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UK democracy in last chance saloon says Saatchi & Saatchi CSO Richard Huntington


By Richard Draycott, Associate Editor

April 26, 2024 | 4 min read

The chief strategy officer at the ad agency that swept Margaret Thatcher into office 45 years ago says that UK Prime Minster Rishi Sunak and Labour leader Keir Starmer are slugging it out in a declining category and the entire legitimacy of democracy in the UK is under enormous threat.

Richard Huntington

Saatchi & Saatchi chief strategy officer Richard Huntington

Speaking with host Alastair Duncan on the latest edition of Politics for Drummies, Richard Huntington hits out at the fall in political engagement levels as the UK approaches the next general election, which must happen by January 2025.

“Both Sunak and Starmer are desperately fighting to be number one in a declining category,” he says. “The metric I use for that – just because it’s sort of fast and surgical and a bit brutal – is voter turnout. It seems undeniable that while voter turnout does fluctuate from election to election, the long-term trend for the last 50 years is decline. And particularly among anybody under the age of 44, to the point where among 18- to 24-year-olds, it’s less than 50%. Less than 50%! I think you’ve got to start questioning the legitimacy of our democracy. Is there any legitimacy in a democracy if less than half of the people are even voting?”

In part one of a two-part podcast, Huntington also outlines his concerns about young and increasingly disenfranchised members of the electorate, saying they are yet to live in a time when a government genuinely believes in its own power and ability to change things for the better.

He feels that today’s politicians and political leaders prefer to hide behind excuses and external factors as to why the UK cannot be improved rather than force the required changes.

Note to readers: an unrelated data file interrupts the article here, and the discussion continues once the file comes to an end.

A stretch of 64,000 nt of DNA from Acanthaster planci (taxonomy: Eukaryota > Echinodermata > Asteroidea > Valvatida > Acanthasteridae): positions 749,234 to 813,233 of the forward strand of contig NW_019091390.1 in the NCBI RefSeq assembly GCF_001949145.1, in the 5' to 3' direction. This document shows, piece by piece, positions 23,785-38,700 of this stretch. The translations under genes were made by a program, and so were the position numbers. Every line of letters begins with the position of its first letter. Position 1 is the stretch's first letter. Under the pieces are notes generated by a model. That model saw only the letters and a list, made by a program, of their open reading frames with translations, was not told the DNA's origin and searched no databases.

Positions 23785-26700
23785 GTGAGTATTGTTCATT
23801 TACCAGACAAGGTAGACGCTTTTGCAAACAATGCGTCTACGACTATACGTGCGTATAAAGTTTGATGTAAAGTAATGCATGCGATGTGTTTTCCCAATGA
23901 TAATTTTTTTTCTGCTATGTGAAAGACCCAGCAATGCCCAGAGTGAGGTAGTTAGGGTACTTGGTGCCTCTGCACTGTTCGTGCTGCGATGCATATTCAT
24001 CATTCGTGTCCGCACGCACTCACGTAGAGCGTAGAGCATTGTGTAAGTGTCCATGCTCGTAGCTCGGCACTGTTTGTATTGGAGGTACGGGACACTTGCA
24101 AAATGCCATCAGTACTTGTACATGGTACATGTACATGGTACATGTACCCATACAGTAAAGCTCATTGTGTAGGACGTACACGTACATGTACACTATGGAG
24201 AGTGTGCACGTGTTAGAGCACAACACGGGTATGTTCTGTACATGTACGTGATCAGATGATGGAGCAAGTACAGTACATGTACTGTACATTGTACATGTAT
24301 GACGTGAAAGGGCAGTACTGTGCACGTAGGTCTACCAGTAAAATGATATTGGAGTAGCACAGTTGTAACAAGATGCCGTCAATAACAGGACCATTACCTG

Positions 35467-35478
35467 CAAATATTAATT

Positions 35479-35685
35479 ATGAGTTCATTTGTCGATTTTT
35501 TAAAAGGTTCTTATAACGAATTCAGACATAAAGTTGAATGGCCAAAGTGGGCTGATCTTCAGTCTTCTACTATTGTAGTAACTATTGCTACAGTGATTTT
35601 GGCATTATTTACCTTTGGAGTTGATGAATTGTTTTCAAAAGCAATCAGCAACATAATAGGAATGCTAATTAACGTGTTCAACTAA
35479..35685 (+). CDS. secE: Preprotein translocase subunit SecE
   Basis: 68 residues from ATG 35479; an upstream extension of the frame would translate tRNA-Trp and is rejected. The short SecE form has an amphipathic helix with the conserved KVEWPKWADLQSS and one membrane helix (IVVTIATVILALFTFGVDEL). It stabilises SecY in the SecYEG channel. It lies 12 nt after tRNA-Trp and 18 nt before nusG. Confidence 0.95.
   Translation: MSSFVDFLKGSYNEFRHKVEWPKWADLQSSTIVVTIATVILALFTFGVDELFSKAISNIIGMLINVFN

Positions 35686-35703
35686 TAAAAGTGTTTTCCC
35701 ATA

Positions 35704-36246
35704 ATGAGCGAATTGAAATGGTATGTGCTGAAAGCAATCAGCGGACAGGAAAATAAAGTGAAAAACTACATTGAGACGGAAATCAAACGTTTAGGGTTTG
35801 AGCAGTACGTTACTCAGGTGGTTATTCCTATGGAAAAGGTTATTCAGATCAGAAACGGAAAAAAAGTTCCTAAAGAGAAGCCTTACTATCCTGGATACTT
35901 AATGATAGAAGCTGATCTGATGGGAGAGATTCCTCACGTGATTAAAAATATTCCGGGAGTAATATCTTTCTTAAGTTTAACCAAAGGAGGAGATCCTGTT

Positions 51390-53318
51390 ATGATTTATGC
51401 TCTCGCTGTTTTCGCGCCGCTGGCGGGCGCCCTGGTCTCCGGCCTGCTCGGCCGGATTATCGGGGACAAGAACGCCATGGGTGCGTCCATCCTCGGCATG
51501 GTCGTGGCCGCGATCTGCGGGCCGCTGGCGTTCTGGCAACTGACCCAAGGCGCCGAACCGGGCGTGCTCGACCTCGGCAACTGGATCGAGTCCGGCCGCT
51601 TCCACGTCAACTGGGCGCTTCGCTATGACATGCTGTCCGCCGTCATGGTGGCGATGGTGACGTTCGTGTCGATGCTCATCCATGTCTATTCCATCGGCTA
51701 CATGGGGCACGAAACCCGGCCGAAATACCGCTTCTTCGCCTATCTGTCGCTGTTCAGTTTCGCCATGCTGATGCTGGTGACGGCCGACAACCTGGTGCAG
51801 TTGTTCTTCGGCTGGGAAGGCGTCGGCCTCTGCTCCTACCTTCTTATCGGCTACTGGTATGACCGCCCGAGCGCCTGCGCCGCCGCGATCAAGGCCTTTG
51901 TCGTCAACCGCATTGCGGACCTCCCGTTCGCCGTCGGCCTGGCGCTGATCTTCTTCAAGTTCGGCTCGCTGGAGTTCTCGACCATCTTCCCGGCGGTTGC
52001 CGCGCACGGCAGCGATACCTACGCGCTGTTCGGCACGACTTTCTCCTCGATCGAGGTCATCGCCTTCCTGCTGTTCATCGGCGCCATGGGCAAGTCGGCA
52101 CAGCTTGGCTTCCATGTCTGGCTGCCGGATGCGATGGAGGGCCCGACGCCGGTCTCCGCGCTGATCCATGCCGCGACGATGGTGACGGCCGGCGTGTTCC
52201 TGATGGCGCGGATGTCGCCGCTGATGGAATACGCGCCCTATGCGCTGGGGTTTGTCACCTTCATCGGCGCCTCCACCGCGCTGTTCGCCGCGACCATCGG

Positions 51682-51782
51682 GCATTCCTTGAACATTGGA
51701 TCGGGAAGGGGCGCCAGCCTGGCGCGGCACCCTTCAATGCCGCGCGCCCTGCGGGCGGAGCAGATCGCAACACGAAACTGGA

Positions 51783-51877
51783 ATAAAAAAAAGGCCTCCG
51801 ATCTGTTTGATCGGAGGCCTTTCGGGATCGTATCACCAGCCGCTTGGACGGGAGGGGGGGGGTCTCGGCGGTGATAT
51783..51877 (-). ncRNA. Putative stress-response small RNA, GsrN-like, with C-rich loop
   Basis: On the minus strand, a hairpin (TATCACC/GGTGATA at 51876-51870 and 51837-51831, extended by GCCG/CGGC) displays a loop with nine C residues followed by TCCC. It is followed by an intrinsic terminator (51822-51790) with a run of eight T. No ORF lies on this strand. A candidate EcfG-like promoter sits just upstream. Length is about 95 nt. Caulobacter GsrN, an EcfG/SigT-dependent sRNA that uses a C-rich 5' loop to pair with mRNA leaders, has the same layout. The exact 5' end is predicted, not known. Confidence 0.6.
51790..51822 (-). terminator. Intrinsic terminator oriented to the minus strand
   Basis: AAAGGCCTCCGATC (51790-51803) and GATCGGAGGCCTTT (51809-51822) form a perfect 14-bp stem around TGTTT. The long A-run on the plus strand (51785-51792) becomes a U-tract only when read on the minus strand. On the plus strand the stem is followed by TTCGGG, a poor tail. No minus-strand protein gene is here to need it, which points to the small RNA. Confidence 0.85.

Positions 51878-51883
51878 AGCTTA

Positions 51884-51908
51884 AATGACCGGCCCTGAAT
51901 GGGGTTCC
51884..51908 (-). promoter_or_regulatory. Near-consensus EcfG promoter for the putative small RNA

“I’ve got two sons who are going to be first-time voters this time around and they have never lived during an era in which a government has actually done anything,” he says. “I’m of a generation where I saw my government actually do things. Right now, we have a government that quite literally says not only it [the economy] is not our fault, but it’s definitely all Putin’s fault. Politicians just keep reiterating to us that the government can’t actually do anything.”

That said, one politician who is impressing Huntington at the moment is former PM David Cameron, who recently returned to the cabinet as foreign secretary.

“I loathe him from the very core of my being, but Cameron is sort of playing a blinder at the moment as foreign secretary. Often, you find Tory leaders do better when they’re no longer leading, like William Hague, who was a great foreign secretary. But yeah, there’s a man in a hurry who knows that his political legacy has divided the country roughly equally and he is desperate to clear his legacy. The situation is that the Tories are in a mess so he’s got to do that in about eight months. I was very dismissive about having a foreign secretary who is in the Lords, but actually, here is a foreign secretary who can go around the world and is not going to be called back for some debate. He’s also got a reasonable amount of authority to say things on the government’s behalf. There’s just this glimpse of here is somebody who might be able to govern in the government. I don’t think anybody else in the government seems able to govern right now.”

Part 2 of Huntington’s podcast will be released on The Drum and Spotify next week.

Agencies Policy & Regulation Politics For Drummies

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